Cart (Loading....) | Create Account
Close category search window

High-performance linear algebra algorithms using new generalized data structures for matrices

Sign In

Cookies must be enabled to login.After enabling cookies , please use refresh or reload or ctrl+f5 on the browser for the login options.

Formats Non-Member Member
$31 $31
Learn how you can qualify for the best price for this item!
Become an IEEE Member or Subscribe to
IEEE Xplore for exclusive pricing!
close button

puzzle piece

IEEE membership options for an individual and IEEE Xplore subscriptions for an organization offer the most affordable access to essential journal articles, conference papers, standards, eBooks, and eLearning courses.

Learn more about:

IEEE membership

IEEE Xplore subscriptions

1 Author(s)
Gustavson, F.G. ; IBM Research Division, Thomas J. Watson Research Center, P.O. Box 218, Yorktown Heights, New York 10598, USA

We present a novel way to produce dense linear algebra factorization algorithms. The current state-of-the-art (SOA) dense linear algebra algorithms have a performance inefficiency, and thus they give suboptimal performance for most LAPACK factorizations. We show that using standard Fortran and C two-dimensional arrays is the main source of this inefficiency. For the other standard format (packed one-dimensional arrays for symmetric and/or triangular matrices), the situation is much worse. We show how to correct these performance inefficiencies by using new data structures (NDS) along with so-called kernel routines. The NDS generalize the current storage layouts for both standard formats. We use the concept of Equivalence and Elementary Matrices along with coordinate (linear) transformations to prove that our method works for an entire class of dense linear algebra algorithms. Also, we use the Algorithms and Architecture approach to explain why our new method gives higher efficiency. The simplest forms of the new factorization algorithms are a direct generalization of the commonly used LINPACK algorithms. On IBM platforms they can be generated from simple, textbook-type codes by the XLF Fortran compiler. On the IBM POWER3 processor, our implementation of Cholesky factorization achieves 92% of peak performance, whereas conventional SOA full-format LAPACK DPOTRF achieves 77% of peak performance. All programming for our NDS can be accomplished in standard Fortran through the use of three- and four-dimensional arrays. Thus, no new compiler support is necessary. Finally, we describe block hybrid formats (BHF). BHF allow one to use no additional storage over conventional (full and packed) matrix storage. This means that new algorithms based on BHF can be used as a backward-compatible replacement for LAPACK or LINPACK algorithms.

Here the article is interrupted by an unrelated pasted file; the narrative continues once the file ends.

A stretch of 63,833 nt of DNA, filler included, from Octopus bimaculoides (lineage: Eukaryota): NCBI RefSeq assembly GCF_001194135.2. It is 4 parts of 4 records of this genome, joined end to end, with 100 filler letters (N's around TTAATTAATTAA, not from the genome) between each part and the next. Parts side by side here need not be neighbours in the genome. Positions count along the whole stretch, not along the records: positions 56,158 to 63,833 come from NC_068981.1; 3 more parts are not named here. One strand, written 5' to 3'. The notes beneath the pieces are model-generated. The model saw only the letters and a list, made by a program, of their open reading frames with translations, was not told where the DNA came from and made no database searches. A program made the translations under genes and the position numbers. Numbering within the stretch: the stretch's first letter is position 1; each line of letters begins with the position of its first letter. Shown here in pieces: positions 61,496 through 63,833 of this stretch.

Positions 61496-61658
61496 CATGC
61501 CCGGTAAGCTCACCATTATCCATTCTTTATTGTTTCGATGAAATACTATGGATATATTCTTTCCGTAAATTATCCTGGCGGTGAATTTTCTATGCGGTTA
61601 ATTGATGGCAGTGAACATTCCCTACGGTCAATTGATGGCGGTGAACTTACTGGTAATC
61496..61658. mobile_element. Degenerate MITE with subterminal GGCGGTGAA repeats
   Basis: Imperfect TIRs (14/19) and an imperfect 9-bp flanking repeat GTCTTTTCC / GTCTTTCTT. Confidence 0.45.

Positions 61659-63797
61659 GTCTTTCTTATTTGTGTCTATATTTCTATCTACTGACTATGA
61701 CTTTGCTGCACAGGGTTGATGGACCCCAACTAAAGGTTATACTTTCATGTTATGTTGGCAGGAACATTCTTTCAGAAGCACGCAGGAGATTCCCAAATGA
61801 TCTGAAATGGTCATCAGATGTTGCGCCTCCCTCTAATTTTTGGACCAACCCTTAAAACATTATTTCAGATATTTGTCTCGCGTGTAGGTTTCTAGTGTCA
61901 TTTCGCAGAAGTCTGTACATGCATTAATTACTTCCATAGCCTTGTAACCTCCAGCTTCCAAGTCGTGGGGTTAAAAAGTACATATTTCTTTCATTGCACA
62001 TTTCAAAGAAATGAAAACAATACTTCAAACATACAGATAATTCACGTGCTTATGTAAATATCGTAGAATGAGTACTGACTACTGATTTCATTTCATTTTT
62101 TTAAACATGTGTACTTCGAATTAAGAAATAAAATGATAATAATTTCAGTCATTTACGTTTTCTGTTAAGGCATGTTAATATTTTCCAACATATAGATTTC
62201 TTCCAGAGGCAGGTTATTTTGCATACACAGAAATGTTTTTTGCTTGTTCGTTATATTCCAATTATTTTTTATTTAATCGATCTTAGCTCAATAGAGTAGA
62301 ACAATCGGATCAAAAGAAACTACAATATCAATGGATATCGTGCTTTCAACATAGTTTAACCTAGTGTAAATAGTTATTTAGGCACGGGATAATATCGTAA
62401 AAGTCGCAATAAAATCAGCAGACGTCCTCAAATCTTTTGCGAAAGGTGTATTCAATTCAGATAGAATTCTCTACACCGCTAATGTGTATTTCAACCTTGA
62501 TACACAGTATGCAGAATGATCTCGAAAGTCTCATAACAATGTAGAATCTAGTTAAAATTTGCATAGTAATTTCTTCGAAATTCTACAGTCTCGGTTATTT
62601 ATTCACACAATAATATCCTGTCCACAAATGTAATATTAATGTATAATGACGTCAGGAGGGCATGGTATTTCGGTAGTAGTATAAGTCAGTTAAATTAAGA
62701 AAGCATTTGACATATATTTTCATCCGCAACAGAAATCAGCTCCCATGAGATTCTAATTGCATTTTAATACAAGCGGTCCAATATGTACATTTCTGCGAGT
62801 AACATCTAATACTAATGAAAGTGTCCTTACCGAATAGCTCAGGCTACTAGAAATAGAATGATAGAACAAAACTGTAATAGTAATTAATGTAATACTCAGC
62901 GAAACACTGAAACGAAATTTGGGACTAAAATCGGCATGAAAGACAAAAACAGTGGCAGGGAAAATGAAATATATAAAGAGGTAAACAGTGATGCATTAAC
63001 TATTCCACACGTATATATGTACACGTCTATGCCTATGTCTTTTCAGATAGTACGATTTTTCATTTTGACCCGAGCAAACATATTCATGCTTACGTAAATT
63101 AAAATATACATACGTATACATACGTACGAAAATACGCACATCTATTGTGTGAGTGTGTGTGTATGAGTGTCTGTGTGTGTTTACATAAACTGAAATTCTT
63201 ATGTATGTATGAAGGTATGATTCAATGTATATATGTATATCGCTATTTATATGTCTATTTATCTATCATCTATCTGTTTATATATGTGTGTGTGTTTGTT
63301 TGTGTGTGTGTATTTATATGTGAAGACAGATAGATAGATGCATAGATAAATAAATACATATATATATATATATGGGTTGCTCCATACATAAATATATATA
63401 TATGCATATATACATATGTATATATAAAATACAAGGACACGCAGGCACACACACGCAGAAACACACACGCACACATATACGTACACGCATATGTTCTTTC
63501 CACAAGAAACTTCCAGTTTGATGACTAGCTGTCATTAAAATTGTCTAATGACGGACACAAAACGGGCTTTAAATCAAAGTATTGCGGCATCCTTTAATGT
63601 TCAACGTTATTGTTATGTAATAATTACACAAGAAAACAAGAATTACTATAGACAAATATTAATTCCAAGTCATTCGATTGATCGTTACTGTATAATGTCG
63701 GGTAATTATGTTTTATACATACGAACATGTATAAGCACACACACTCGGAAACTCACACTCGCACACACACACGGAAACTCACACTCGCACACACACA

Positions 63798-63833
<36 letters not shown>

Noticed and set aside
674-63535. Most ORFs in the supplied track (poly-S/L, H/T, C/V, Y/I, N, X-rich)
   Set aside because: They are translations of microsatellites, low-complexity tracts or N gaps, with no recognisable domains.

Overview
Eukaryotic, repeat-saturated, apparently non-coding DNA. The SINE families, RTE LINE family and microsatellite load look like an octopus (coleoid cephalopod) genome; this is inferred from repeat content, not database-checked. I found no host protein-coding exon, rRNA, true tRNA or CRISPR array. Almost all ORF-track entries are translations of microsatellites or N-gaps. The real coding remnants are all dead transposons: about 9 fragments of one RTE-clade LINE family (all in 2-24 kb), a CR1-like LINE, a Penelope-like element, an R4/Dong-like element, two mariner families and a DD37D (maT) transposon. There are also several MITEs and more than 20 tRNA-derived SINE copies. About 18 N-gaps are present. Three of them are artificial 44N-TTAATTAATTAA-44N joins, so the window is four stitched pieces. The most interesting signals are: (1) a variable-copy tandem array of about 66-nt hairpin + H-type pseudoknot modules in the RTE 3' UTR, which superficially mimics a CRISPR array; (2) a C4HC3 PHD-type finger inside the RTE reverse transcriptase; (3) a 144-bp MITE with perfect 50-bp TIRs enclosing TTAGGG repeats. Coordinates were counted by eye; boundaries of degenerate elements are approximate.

Note: The Institute of Electrical and Electronics Engineers, Incorporated is distributing this Article with permission of the International Business Machines Corporation (IBM) who is the exclusive owner. The recipient of this Article may not assign, sublicense, lease, rent or otherwise transfer, reproduce, prepare derivative works, publicly display or perform, or distribute the Article.  

Published in:

IBM Journal of Research and Development  (Volume:47 ,  Issue: 1 )

Date of Publication:

Jan. 2003

Need Help?

IEEE Advancing Technology for Humanity About IEEE Xplore | Contact | Help | Terms of Use | Nondiscrimination Policy | Site Map | Privacy & Opting Out of Cookies

A not-for-profit organization, IEEE is the world's largest professional association for the advancement of technology.
© Copyright 2014 IEEE - All rights reserved. Use of this web site signifies your agreement to the terms and conditions.